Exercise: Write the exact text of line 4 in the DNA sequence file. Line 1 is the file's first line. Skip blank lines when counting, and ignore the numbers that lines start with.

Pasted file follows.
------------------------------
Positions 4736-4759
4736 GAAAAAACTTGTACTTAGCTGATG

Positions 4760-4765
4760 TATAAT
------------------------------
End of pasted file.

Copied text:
4760 TATAAT